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In this Sunday, Jan. 29, 2012 photo, Agustin, right, and Ana Portillo, sit in traffic as they approach the U.S. border in Tijuana, Mexico. Agustin drives Ana, a naturalized U.S. citizen who lives and works in Los Angeles, to the border when she visits him in Tijuana twice a month. The federal law that prohibits many illegal immigrants from living in the United States with their citizen spouses has been criticized by President Barack Obama, who proposed an overhaul that would allow some families to stay together. But it's unclear when the new policy will go into effect or how many families it will help. (AP Photo/Julie Jacobson)
(Copyright 2012 The Associated Press. All rights reserved. This material may not be published, broadcast, rewritten or redistributed.)

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In this Sunday, Jan. 29, 2012 photo, Agustin Portillo pulls a soda out of his bag to drink as he walks back to town through traffic after driving his wife, Ana Portillo, up to the U.S. border in Tijuana, Mexico. Ana, a naturalized U.S. citizen who lives and works in Los Angeles, visits Agustin in Tijuana twice a month. The federal law that prohibits many illegal immigrants from living in the United States with their citizen spouses has been criticized by President Barack Obama, who proposed an overhaul that would allow some families to stay together. But it's unclear when the new policy will go into effect or how many families it will help. (AP Photo/Julie Jacobson)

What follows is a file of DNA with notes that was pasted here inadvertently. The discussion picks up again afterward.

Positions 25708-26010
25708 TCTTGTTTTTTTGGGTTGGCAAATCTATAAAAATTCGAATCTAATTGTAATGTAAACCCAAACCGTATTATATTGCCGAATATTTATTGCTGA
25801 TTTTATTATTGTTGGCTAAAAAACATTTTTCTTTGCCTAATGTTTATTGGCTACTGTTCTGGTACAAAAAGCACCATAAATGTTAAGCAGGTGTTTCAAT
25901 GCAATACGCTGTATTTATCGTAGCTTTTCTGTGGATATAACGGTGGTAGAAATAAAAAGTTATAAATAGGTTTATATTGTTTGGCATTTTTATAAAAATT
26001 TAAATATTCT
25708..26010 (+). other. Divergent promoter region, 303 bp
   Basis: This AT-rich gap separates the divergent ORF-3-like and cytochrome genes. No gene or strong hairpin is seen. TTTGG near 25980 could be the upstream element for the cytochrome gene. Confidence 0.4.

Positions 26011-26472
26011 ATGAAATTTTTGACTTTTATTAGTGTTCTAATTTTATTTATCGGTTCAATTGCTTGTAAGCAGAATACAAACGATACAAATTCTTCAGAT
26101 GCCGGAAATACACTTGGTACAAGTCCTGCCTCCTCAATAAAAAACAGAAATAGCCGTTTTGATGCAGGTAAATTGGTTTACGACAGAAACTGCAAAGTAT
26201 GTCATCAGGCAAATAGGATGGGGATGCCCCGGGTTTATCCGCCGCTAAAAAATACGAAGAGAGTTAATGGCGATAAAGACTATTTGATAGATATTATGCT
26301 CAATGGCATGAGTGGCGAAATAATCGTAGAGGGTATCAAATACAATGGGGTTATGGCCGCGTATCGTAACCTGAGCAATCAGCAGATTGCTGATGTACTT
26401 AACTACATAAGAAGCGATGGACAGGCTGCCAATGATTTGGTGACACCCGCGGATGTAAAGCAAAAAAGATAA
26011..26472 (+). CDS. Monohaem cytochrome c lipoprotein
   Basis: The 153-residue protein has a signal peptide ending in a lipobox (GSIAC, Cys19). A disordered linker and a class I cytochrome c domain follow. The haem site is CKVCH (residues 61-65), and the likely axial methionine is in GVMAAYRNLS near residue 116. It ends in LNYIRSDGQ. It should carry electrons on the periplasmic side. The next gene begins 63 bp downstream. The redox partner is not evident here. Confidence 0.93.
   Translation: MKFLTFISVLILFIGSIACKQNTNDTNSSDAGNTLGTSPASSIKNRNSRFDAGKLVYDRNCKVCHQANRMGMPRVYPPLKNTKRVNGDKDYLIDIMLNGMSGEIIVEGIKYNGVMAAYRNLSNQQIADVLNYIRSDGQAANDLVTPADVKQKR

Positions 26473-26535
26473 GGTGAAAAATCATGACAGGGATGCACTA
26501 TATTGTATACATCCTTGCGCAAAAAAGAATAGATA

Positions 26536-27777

(Copyright 2012 The Associated Press. All rights reserved. This material may not be published, broadcast, rewritten or redistributed.)

A Love Divided by the US/Mexico Border

Agustin Portillo and his wife, Ana, want to be together but immigration laws keep them apart.